Insulin, long known to treat diabetes, also shows promise as a treatment for chronic colitis, according to a new study with mice.
“Our new treatment with insulin on mice shows great potential against chronic bowel inflammation in humans like colitis ulcerosa, which causes a lot of people great discomfort,” says Jørgen Olsen, co-inventor of the treatment and a professor in the cellular and molecular medicine department at the University of Copenhagen.
“Existing treatments attack the bowel’s immune system, dampening it. Instead our method strengthens the bowel cells’ own defense. It appears to work equally well, and it can probably be used in combination with existing treatments,” Olsen says.
Researchers examined the effect of the treatment, which involves injecting insulin into the rectum, in a series of tests on mice with colitis ulcerosa. The cause of the bowel disorder is unknown, but it can cause patients great discomfort and can involve bloody diarrhea, anemia, stomach ache, and weight loss. Each year, 20,000 Danes suffer from the condition.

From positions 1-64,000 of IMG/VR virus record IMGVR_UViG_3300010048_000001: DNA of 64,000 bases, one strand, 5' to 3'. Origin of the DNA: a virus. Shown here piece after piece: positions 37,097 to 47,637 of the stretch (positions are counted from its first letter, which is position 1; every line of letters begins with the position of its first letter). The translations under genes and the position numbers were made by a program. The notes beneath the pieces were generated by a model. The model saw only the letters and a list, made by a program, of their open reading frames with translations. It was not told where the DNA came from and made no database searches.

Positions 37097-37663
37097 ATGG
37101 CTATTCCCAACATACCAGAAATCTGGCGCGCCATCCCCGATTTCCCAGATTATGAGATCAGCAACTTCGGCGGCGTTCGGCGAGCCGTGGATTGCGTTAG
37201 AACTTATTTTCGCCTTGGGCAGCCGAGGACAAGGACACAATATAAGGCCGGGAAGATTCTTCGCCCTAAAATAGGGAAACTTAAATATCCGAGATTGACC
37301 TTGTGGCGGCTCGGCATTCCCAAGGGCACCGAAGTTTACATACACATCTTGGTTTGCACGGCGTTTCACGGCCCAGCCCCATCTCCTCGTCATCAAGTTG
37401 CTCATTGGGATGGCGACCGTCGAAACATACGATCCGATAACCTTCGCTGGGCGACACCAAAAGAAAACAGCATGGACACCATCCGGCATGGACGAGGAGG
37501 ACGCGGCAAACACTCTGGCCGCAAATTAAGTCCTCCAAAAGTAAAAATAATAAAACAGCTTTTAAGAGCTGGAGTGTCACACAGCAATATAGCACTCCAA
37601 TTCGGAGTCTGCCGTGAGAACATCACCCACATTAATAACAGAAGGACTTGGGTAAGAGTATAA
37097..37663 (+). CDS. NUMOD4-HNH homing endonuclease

As reported in the Journal of Crohn’s and Colitis, researchers studied the effect of the insulin treatment in various ways and discovered that the amount of inflammation, expressed as the level of the marker Cox2, dropped by 50 percent compared to the saltwater control treatment.
Further, the researchers measured the body weight of the mice—people who suffer from colitis typically lose a lot of weight because they don’t eat much. Using the new treatment, mice lost 15-20 percent less weight than the control group, and following treatment, gained weight 50 percent faster—an important sign of health.
The insulin works because it activates a gene inside the bowel cells, which, according to other studies, has an antioxidant effect and thus may be able to protect the bowel cells from inflammation, researchers say.
This makes the new treatment different from existing medication, which instead of strengthening the bowel’s defense weakens the immune system’s attack on the bowel. And therefore the researchers hope to combine the new treatment with existing ones.
Based on the positive results the researchers have now set up a company that will test the treatment in clinical trials on humans and hopefully eventually make the technology available to patients.
The researchers have applied for a patent for the treatment method. Additional coauthors are from Roskilde University. The Lundbeck Foundation, among others, funded the work.
Source: University of Copenhagen